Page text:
Media applauds The Patriot's victory


The High Court's dismissal of the Namibia Central Intelligence Service's bid to prevent a newspaper from publishing information about its property deals has been widely applauded in the media sector.

The NCIS lodged an urgent court action in early April to prevent The Patriot newspaper from publishing a story on corruption around the agency's properties.

However, judge Harald Geier on Monday dismissed the NCIS's bid with costs, saying there was no reason why the intelligence service could not be held accountable as a state agency.

“The agency has been established to serve the state, and thus remains accountable to the judiciary,” judge Geier said.

Yesterday, the Namibia Media Trust (NMT), which owns The Namibian, issued a statement welcoming the judgement and calling on the government to repeal the Protection of Information Act of 1982, as well as to review the Namibia Central Intelligence Act of 1997, which were cited in the case against The Patriot.

“It is clear from the judgement that these types of laws have the potential to cover up illegal acts of corruption as they inhibit maximum access to information, and subsequently public scrutiny of wrongdoing.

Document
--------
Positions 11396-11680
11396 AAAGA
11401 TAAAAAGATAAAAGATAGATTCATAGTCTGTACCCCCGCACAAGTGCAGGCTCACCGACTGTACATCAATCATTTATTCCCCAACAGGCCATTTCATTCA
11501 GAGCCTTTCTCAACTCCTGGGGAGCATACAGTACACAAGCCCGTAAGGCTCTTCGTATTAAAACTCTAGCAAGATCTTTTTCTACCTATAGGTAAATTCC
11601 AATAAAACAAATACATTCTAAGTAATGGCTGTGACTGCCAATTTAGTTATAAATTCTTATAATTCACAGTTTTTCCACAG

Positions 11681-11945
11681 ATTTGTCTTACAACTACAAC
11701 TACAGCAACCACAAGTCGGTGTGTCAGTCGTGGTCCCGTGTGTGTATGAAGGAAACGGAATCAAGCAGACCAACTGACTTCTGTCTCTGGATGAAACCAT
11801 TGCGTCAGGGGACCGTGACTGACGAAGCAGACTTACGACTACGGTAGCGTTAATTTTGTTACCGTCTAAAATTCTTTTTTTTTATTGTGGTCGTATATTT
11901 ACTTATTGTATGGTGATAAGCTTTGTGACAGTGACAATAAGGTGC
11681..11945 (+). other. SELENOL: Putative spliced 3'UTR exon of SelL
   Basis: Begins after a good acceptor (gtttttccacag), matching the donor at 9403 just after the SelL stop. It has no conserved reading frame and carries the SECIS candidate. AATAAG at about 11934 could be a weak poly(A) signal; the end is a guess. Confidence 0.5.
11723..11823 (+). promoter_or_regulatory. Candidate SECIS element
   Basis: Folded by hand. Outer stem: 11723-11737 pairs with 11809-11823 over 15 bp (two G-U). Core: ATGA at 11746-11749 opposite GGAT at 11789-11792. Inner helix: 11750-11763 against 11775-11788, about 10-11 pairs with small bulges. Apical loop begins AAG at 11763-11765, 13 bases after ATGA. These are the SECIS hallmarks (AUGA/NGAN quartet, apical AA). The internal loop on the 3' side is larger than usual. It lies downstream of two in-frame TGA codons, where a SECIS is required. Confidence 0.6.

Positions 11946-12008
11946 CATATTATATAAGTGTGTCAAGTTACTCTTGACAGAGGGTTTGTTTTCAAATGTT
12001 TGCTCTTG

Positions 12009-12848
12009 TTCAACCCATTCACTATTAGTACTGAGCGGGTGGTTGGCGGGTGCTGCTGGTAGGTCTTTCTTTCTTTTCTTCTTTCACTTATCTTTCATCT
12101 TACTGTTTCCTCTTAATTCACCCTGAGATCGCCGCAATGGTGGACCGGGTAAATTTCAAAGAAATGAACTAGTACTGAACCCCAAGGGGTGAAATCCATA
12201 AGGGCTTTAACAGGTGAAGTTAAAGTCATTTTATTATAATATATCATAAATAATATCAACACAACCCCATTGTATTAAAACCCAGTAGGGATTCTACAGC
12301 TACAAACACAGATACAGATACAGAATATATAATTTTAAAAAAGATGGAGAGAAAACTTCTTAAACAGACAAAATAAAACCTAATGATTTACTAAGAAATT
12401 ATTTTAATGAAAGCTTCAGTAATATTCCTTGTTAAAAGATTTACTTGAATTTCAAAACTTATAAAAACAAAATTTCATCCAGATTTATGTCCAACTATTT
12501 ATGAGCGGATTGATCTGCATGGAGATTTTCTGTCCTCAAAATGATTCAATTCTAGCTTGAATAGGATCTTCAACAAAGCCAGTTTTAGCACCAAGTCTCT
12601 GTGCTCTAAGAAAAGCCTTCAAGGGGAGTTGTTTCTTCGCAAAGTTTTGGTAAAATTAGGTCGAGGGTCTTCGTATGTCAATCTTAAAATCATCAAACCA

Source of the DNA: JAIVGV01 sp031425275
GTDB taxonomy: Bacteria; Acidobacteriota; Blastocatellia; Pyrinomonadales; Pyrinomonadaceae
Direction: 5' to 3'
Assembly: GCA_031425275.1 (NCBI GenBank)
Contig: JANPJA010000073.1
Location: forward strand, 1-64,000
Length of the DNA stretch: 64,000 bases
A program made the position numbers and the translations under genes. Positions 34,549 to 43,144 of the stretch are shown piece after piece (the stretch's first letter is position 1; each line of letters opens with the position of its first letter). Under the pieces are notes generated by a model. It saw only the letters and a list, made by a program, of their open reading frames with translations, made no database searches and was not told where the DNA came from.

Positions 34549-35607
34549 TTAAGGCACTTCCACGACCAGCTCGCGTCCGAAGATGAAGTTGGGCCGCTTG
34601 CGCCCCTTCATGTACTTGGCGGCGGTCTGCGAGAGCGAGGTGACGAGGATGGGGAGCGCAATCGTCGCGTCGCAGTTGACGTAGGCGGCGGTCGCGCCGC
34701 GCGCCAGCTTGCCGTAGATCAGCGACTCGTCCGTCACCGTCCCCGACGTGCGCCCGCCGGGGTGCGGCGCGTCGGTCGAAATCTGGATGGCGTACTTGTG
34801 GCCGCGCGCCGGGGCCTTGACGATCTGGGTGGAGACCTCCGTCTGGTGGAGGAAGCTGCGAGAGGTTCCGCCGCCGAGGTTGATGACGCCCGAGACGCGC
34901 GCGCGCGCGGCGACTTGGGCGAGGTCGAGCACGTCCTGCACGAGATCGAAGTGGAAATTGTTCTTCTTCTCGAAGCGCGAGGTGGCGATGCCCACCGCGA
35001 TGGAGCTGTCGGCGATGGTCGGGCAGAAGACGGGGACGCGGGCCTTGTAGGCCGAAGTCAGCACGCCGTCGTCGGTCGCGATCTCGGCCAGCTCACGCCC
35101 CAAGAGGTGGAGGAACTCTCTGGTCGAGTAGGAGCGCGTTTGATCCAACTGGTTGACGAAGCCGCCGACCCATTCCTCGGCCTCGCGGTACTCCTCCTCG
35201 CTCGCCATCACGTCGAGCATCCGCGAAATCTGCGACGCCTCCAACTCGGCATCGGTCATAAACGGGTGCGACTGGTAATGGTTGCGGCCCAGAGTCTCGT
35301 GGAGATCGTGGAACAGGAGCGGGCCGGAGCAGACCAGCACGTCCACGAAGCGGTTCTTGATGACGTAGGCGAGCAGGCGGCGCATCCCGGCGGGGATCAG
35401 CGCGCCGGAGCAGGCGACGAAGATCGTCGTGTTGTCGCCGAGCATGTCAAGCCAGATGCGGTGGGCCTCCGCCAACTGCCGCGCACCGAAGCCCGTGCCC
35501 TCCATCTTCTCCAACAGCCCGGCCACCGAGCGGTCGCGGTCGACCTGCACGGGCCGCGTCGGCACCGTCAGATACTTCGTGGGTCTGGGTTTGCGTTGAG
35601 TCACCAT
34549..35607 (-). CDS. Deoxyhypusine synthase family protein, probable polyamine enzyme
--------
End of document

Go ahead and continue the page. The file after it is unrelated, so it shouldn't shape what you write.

“Thus, the judgement is clear testimony that these acts are inimical to democratic commitments to freedom of media and expression as guaranteed in our Constitutional Bill of Rights,” said NMT chairperson Gwen Lister.

According to Lister, and NMT's Zoe Titus, the criminal penalties attached to the Protection of Information Act have a chilling effect on the work of journalists to report freely in the public interest, and flies in the face of democracy.

“We are, therefore, heartened by the judgement which not only displays the independence of our judiciary, but also adds to a growing body of jurisprudence on free expression,” read the statement.

The Editors' Forum of Namibia's secretary general, Alna Dall, described the dismissal of the NCIS case as an immense victory for freedom of speech and democracy in Namibia.

“The verdict sets a firm precedent for those who should want to attempt to censor the media in the name of 'national security',” she said.

Dall added that the judgement sent a strong warning to other government officials that they could not “willy-nilly” invoke archaic legislation, such as the Protection of Information Act 84 of 1982, to trample constitutional rights such as freedom of expression and freedom of the media.

* By Ndanki Kahiurika; Published in The Namibian on 20.6.2018